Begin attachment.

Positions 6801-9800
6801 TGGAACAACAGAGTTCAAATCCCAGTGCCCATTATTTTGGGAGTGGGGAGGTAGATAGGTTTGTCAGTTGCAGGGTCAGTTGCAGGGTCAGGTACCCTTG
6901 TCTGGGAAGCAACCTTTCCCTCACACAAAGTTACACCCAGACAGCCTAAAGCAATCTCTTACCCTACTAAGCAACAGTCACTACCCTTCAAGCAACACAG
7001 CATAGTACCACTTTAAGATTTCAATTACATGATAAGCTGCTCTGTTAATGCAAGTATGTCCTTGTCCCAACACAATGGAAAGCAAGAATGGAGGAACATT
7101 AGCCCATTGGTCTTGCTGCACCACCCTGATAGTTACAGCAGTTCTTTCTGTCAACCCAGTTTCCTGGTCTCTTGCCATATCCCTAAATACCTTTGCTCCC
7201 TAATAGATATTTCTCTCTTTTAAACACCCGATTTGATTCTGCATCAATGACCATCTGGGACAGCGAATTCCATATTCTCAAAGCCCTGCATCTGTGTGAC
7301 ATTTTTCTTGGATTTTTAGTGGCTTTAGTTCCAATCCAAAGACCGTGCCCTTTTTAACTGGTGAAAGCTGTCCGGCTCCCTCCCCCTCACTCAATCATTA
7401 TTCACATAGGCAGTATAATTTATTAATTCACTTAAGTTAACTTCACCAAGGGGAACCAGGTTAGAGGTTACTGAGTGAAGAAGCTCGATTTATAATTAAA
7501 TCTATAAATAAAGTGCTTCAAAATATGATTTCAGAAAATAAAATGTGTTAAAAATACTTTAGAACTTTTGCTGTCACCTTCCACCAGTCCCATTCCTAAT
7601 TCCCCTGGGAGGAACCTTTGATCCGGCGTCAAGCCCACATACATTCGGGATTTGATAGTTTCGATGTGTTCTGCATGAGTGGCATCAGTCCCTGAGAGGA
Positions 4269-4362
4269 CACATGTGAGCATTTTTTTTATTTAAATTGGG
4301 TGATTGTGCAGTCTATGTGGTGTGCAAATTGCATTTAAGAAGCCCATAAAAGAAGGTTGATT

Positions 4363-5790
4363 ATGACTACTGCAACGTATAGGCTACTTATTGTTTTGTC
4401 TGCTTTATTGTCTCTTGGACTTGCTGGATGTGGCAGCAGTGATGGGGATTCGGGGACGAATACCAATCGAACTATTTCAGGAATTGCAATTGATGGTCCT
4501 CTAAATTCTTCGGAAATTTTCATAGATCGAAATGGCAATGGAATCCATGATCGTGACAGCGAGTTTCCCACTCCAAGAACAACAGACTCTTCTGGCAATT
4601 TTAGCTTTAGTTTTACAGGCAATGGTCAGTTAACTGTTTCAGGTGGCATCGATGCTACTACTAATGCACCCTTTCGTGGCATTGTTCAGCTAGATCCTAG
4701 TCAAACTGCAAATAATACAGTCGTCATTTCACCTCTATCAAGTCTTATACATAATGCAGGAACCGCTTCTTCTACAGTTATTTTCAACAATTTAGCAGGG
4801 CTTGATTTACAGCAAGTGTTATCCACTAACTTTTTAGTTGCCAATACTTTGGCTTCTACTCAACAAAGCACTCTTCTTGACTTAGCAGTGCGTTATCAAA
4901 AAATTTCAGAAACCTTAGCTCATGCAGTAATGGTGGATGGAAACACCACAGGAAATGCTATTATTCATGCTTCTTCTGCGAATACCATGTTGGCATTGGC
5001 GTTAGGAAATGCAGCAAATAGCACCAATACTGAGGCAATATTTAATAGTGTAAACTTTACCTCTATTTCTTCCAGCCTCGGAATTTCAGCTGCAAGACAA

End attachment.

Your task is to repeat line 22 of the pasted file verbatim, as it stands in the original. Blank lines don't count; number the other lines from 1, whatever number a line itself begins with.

5001 GTTAGGAAATGCAGCAAATAGCACCAATACTGAGGCAATATTTAATAGTGTAAACTTTACCTCTATTTCTTCCAGCCTCGGAATTTCAGCTGCAAGACAA